A recent study by the Citizens' Empowerment Center in Israel (CECI) found that Israel's political instability, i.e. – the relatively frequent change in governments – is the main factor hindering the clean energy market.
The CECI said that nearly all plans for the production of green energy and the development of alternative energy sources have been hindered by continuing delays or were never executed due to the labyrinthine bureaucracy.
"We all pay every month, through our ever-more costly electricity bill, for the Israeli governments' failures to create a more efficient energy market," CECI General Director Yuval Lipkin said.
According to the study, one of the main factors holding the Israeli alternative energy market back is the high turnover of energy, environmental protection and infrastructure ministers.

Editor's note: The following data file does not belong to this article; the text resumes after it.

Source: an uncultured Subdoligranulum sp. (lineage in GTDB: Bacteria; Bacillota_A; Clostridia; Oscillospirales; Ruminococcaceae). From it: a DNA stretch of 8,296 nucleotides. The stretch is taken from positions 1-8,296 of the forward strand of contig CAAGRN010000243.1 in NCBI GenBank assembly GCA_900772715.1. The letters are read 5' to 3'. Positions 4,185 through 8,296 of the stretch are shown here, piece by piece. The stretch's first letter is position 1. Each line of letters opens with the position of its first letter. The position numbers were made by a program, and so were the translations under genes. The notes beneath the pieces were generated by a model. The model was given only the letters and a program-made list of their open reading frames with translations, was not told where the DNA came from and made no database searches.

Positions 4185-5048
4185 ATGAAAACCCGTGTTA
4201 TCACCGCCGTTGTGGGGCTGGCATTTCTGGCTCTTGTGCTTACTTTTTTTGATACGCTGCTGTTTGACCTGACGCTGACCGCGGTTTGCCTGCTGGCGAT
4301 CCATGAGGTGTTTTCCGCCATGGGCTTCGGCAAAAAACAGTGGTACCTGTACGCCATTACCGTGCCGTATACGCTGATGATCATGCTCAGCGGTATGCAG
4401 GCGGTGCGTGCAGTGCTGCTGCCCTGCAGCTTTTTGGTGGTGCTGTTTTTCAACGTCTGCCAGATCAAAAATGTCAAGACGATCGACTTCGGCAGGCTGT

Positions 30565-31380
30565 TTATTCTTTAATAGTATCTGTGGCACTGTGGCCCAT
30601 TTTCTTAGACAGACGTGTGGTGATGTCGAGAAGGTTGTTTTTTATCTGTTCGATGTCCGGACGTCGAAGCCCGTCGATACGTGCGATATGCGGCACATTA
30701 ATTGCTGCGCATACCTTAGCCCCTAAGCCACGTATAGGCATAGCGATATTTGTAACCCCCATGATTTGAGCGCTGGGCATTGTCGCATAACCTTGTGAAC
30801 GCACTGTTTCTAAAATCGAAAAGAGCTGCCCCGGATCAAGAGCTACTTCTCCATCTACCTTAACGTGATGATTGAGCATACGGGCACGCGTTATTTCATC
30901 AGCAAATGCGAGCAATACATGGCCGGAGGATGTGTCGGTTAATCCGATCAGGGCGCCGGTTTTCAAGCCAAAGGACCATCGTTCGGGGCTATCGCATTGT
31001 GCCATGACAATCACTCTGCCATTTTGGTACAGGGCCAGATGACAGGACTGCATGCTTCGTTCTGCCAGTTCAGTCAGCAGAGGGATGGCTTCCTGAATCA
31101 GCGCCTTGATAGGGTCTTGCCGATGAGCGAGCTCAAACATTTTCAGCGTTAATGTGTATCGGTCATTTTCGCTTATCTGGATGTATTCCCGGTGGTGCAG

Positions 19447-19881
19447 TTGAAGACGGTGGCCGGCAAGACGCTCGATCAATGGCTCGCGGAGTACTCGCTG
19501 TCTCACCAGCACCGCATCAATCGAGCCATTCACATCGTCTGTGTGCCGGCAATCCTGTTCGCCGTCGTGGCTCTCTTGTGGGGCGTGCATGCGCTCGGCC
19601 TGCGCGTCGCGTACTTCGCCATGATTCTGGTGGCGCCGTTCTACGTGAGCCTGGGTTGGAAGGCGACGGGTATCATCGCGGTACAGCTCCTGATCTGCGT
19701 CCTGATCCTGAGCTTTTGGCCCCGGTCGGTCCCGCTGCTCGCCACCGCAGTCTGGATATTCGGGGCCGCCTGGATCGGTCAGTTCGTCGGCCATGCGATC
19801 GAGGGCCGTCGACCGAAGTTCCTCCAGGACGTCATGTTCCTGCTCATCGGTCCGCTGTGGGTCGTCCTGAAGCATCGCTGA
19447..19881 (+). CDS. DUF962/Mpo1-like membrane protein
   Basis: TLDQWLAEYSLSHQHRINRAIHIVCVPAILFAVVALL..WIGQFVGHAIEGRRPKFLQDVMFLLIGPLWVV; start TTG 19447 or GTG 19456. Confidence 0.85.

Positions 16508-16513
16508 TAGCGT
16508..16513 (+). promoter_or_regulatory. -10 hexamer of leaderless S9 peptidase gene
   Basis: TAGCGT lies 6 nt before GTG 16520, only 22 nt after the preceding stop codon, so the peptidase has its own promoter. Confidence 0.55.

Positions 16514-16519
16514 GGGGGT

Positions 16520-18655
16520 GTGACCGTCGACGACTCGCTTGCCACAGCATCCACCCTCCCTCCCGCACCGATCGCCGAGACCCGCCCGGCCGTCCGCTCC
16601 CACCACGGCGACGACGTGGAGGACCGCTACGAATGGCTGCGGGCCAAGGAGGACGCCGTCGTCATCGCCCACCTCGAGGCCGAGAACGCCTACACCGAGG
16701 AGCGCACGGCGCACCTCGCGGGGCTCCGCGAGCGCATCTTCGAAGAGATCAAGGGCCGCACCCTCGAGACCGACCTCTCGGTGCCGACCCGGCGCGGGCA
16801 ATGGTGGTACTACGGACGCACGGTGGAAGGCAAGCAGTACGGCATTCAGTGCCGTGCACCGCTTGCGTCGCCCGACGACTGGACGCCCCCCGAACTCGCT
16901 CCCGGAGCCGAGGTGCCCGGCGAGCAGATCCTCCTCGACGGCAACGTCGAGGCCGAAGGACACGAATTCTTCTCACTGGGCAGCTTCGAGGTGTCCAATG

Over the past decade, Israel has had six infrastructure ministers and seven environmental protection ministers in four different governments – making it very difficult for the ministries to set clear goals and schedules, let alone meet them.
The study also said that at the current rate, the government is unlikely to meet its most recent environmental decisions, namely producing 10% of Israel's power via renewable energy and reducing emission levels by 20% by 2020.
The CECI says both goals, known as resolutions 4450 and 2508 (respectively), were over-ambitious to begin with.
The study also found that several key ventures that have been launched suffer from repeated setbacks – to the extent of being held back for up to seven years.
The CECI attributed the delays to government and Treasury red tape, years between plans' approval and execution, and difficulties sometimes mounted by municipalities.
The past 16 years have seen several government-appointed committees tasked with pushing the alternative energy market forward, but most of them ended up treading water.
Eli Salame, the study's author said, that "The study shows how government instability results in such dysfunctions."
The past 10 years have shown that Israel has not been able to fully execute even 1% of its ventures and international obligations under the Copenhagen Climate Treaty, he added.
"The conclusion is that Israel is likely to keep falling behind in meeting its own goals," he said.